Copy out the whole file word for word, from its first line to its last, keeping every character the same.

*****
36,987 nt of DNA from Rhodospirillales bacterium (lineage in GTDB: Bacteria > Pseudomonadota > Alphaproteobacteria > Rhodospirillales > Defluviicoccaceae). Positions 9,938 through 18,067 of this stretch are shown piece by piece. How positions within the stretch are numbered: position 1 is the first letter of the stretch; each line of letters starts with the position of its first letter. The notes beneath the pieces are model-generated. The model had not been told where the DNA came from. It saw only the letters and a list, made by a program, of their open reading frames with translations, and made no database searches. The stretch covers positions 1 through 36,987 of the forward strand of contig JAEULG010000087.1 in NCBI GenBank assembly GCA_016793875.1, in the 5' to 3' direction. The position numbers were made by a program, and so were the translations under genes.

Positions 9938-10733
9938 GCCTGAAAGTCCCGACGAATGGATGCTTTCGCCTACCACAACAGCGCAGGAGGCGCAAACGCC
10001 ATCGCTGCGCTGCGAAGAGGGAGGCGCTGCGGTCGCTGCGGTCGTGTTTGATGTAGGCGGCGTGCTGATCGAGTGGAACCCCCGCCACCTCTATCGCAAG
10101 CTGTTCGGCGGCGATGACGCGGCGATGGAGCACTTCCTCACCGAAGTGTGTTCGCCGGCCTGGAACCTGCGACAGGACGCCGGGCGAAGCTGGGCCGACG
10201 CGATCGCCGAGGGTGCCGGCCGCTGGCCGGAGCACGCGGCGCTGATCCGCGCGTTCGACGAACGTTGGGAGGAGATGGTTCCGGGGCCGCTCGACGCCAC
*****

36,987 nt of DNA from Rhodospirillales bacterium (lineage in GTDB: Bacteria > Pseudomonadota > Alphaproteobacteria > Rhodospirillales > Defluviicoccaceae). Positions 9,938 through 18,067 of this stretch are shown piece by piece. How positions within the stretch are numbered: position 1 is the first letter of the stretch; each line of letters starts with the position of its first letter. The notes beneath the pieces are model-generated. The model had not been told where the DNA came from. It saw only the letters and a list, made by a program, of their open reading frames with translations, and made no database searches. The stretch covers positions 1 through 36,987 of the forward strand of contig JAEULG010000087.1 in NCBI GenBank assembly GCA_016793875.1, in the 5' to 3' direction. The position numbers were made by a program, and so were the translations under genes.

Positions 9938-10733
9938 GCCTGAAAGTCCCGACGAATGGATGCTTTCGCCTACCACAACAGCGCAGGAGGCGCAAACGCC
10001 ATCGCTGCGCTGCGAAGAGGGAGGCGCTGCGGTCGCTGCGGTCGTGTTTGATGTAGGCGGCGTGCTGATCGAGTGGAACCCCCGCCACCTCTATCGCAAG
10101 CTGTTCGGCGGCGATGACGCGGCGATGGAGCACTTCCTCACCGAAGTGTGTTCGCCGGCCTGGAACCTGCGACAGGACGCCGGGCGAAGCTGGGCCGACG
10201 CGATCGCCGAGGGTGCCGGCCGCTGGCCGGAGCACGCGGCGCTGATCCGCGCGTTCGACGAACGTTGGGAGGAGATGGTTCCGGGGCCGCTCGACGCCAC